So it’s the voltage drop of just the feeder, so if you want to see what the contribution of just that panel is, you can. The feeder, again, is the cumulative voltage drop basically from the utility or the main connection, so we can add that as a value to our panel schedule as well just using, again, standard Revit panel schedule, a functionality, and shared parameters to do that.

Assign that template to this, and so the voltage drop to the panel is 0.52%. The final place that we can display the voltage drop is in the one line diagram. So I’m going to export all this information out to our one line diagram, and then, when we do our one line diagram, one of the labels that we have available to us is the Voltage Drop.

So if you want to display your voltage drop on a feeder at any point than the one line, you can do that. This will take just a moment to do the export, and then we’ll see that on the one line in AutoCAD. Open up my Revit one line project, and we’ll generate this one line.

And none of these lines panels include the voltage drop by default, so we’ll use the label Insert/Modify command.

Select this panel, and the Voltage Drop is listed here. It includes both the total to the panel and then the feeder, the voltage drop on just that feeder. I don’t think this…yeah, this panel doesn’t have any load on it, so there’s no voltage drop on that feeder. That’s why the 0% there. We can do that Total Voltage Drop label there. So you have the ability to do the voltage drop for your panels on the one line diagram if you want to document it there.

So you have a number of different ways that you can document it in a schedule…on a panel schedule in the one line diagram. That is voltage drop for you in Revit. Are there any questions on that? There we go. “I was curious. If you change parameters on a circuit, then move the circuit to a different breaker, do the changes follow?”

And that actually is a really good question. I had not thought through the implications of that. So in Revit, with our software, you use the Circuit Edit to, you know, set all of these values here, and I believe Revit has some ability to move circuits around.

And I believe the question is, okay, if we do the moving…you know, if we take this circuit here and move it up to number 1 to that space…will this new conductor size follow? I don’t actually know because I’ve never tried it before. Let’s see if we can do that and see what happens. And now you’re stretching my ability to actually use Revit.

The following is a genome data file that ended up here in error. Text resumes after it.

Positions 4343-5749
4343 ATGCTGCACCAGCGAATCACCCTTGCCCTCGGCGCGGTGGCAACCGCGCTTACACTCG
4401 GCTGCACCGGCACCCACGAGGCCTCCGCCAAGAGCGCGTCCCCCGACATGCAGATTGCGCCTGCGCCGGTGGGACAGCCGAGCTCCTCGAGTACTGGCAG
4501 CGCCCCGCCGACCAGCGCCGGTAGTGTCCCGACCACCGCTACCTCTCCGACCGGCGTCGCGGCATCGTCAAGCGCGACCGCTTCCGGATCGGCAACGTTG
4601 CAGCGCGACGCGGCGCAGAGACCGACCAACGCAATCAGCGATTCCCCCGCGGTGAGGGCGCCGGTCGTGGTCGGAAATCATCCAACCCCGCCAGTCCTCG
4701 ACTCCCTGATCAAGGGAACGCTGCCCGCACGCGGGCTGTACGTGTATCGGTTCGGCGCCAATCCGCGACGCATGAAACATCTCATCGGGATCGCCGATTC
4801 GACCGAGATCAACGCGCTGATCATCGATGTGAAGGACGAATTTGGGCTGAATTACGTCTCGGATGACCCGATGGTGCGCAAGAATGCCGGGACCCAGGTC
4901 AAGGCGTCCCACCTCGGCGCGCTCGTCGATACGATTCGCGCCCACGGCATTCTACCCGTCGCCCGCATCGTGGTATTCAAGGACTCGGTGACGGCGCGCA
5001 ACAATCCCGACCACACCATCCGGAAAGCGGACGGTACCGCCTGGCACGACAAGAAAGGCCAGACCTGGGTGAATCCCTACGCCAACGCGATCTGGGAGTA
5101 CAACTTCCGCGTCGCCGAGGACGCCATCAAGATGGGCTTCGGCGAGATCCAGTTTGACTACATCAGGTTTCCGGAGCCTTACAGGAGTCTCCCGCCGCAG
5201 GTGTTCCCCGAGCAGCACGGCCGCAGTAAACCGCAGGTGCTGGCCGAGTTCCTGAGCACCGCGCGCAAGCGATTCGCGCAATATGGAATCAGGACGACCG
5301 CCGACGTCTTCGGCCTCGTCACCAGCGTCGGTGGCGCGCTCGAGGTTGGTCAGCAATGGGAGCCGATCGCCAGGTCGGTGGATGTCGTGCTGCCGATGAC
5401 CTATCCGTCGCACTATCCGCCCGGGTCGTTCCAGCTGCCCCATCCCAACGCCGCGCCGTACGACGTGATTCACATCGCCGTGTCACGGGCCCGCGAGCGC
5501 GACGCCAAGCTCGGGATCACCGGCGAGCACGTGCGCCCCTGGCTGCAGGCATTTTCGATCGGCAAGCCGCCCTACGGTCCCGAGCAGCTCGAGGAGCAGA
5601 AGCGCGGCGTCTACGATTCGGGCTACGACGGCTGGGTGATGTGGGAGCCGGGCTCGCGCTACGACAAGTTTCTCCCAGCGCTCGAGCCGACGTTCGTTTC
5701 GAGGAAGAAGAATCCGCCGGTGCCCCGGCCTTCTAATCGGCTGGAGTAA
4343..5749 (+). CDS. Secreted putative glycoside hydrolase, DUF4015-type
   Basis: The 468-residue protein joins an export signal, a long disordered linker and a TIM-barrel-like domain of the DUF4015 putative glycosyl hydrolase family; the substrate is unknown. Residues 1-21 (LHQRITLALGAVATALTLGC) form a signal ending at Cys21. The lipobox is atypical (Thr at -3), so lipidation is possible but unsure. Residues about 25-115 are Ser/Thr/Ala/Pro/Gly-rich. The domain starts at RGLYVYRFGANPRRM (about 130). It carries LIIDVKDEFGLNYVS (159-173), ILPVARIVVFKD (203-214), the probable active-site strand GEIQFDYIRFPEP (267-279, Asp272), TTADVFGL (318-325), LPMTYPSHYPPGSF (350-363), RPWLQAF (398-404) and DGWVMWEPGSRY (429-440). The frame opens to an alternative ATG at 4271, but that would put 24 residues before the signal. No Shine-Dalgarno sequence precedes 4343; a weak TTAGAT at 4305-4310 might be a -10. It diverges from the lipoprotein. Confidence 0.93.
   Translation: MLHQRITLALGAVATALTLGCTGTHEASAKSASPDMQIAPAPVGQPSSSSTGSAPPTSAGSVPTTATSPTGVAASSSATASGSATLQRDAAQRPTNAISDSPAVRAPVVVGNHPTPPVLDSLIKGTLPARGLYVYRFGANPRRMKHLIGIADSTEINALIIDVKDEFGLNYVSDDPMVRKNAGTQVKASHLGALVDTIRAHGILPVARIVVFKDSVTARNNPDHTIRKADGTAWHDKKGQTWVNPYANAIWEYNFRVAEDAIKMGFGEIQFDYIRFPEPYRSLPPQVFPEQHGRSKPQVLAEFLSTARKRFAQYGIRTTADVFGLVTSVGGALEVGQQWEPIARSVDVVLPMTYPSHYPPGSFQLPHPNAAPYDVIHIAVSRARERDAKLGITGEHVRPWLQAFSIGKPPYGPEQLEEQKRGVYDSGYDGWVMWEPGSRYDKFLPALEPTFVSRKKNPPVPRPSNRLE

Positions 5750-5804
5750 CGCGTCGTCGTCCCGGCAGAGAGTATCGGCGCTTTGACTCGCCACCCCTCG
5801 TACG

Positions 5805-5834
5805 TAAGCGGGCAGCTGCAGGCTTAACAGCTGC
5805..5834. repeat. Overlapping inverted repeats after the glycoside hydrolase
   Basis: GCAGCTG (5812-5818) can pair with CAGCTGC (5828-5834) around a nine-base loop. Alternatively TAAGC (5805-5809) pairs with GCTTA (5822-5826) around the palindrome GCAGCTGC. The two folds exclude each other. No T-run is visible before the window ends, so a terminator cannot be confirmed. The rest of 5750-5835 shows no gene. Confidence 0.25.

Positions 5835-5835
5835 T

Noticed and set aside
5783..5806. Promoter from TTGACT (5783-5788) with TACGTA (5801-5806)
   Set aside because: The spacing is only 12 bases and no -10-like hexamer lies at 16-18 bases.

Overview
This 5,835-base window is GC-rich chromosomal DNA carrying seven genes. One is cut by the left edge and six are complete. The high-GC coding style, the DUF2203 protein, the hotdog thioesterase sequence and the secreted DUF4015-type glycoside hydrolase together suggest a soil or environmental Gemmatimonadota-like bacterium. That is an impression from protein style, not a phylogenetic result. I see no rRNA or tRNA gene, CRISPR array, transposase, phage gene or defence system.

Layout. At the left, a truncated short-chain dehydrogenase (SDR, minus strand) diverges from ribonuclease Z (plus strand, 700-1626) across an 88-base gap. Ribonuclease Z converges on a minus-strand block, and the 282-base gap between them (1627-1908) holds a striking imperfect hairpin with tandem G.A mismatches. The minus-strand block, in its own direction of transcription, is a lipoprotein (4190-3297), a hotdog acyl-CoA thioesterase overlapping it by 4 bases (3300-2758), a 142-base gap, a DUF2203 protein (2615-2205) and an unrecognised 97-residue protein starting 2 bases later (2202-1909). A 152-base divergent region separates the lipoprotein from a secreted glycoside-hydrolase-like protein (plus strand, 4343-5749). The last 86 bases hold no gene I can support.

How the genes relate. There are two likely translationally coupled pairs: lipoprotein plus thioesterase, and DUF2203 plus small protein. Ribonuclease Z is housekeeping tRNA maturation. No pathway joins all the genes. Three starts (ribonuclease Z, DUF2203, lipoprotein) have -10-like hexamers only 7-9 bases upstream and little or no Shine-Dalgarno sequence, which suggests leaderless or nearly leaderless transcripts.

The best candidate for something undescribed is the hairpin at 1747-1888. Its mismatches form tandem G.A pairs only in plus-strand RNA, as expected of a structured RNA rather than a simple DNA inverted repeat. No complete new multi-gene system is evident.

Let’s see if I can find the command. Where would I put that if I was in charge of writing Revit? If anyone knows off-hand…oh, there they are. Let’s see. “Move the Selected Circuit to the Slot Above.”

All right, let’s see. If we move this circuit up, so we push the circuit up. We’ve swapped 3 and 1. I’m hoping that it pulls our parameters along. And yes, it does, which is nice, so it’s actually taking that same circuit, just renumbering it. And so our parameters are connect properly, and everything follows along.

So I see the answer in the chat box is, “Yay!” I also am excited that that works because I did not want to have to write code to get around that. But they implemented that in a nice way, so that our parameters follow along nicely So if you do use these commands to move your circuits around, the settings in Design Master will follow along with it.

“Can you show me how to get to the panel again?” The panel editing, yes. So on the DM Electrical tab, that’s where all the Design Master commands live, and so Panel Edit is where you’re going to make all your changes to your panel’s feeder sizes and things like that.

So you run Panel Edit, and you can select your panel here and then make your changes on the right-hand side. The Panel Edit is slightly aware of where you are looking at a schedule, it’s going to, by default, pull that panel up when you press Panel Edit. So we’re looking at LP2.

It pulls up LP2 as the active one. And the same way if you are looking at a Plan view and you have something selected. When you run Panel Edit, we will have that one be selected. Our software does require you to kind of change your workflow where changes previously you might have made in the properties or in your schedule, you need to come into our panel on our Circuit Edit.

So we did add that, you know, awareness to where you are, so that…more for, say, if you want to change a circuit breaker size or a wire size, that when you run Circuit Edit, we actually are paying attention to where you are and make it relatively easy to find that circuit to change the value. So with that, I think we will be done for the day, so thank you, everyone, for attending.

Appreciate you coming out for the training. If you have questions or need help in the future, feel free to contact us by email or phone. We’ll see you in a couple of weeks, again, for more one line diagram and more Revit-related training. Thank you, and hope everyone has a good day.